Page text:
15. Colburn School, 122 Lawrence St., 1840.
The oldest school building still in use in Lowell, the
Colburn School was designed by a local school
principal. Like other schools of the period, it
contained a single school room capable of holding
200 students and two recitation rooms. Its simple
Greek Revival form was the traditional style used
for Lowell's public buildings during the 1830s and
1840s and can also be seen in the Old Market
House, Franklin School and Old City Hall.
16. 412 and 414 Gorham St., 1840s.
In the 1840s the Greek Revival style was used
almost exclusively for worker's houses. Gable-
end siting (the narrower end of the house facing
the street) was ideal for long, narrow city lots,
and improved building technology made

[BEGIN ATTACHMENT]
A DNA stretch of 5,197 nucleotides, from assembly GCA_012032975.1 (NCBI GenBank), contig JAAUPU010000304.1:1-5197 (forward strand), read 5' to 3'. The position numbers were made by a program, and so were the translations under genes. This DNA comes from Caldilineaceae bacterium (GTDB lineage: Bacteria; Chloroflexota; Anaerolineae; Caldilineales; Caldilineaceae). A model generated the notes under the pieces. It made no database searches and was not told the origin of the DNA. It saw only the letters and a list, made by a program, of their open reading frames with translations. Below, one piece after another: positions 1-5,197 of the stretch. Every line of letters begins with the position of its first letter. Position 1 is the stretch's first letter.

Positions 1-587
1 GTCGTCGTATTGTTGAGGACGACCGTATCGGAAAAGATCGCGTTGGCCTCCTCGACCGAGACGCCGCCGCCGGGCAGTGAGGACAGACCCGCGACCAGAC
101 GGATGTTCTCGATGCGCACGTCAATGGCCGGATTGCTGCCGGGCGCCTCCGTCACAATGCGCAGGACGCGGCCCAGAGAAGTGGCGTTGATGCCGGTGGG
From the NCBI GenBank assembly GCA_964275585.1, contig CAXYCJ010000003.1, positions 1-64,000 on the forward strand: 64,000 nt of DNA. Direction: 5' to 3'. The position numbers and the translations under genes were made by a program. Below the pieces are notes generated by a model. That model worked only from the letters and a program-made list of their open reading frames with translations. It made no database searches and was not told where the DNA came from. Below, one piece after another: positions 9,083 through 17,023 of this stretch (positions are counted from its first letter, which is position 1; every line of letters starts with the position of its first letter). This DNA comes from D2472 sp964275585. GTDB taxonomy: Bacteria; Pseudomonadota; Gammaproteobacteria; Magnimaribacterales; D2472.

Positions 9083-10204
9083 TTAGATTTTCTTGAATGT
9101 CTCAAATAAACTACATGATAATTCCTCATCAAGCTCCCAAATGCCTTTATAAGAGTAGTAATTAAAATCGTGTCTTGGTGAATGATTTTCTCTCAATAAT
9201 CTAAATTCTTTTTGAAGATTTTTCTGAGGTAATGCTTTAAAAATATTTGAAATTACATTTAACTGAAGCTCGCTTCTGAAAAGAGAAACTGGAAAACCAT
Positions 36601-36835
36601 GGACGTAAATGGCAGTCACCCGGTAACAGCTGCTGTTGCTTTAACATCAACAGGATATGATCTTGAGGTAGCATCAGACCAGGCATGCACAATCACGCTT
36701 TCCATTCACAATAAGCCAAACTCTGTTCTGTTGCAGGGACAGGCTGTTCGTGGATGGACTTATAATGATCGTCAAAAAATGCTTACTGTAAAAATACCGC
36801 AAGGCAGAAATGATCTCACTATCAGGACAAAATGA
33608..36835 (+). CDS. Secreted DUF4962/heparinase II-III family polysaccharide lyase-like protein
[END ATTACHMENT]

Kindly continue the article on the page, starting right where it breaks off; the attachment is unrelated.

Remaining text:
standardized mill work available to owners of
all income levels. The recessed entrance of the
house on the left has retained its trabeated door
17. William Nichols House, 11 Centre St., 1841.
The two story, full-width columned portico of this
house makes it one of the area's finest works of
architecture. Of all the various forms the Greek
Revival style could take, this most closely resembles
the Greek temple from which the style originated.
William Nichols, the first resident, was the
prosperous owner of a grocery store which stood
at the corner of Central and Church Street.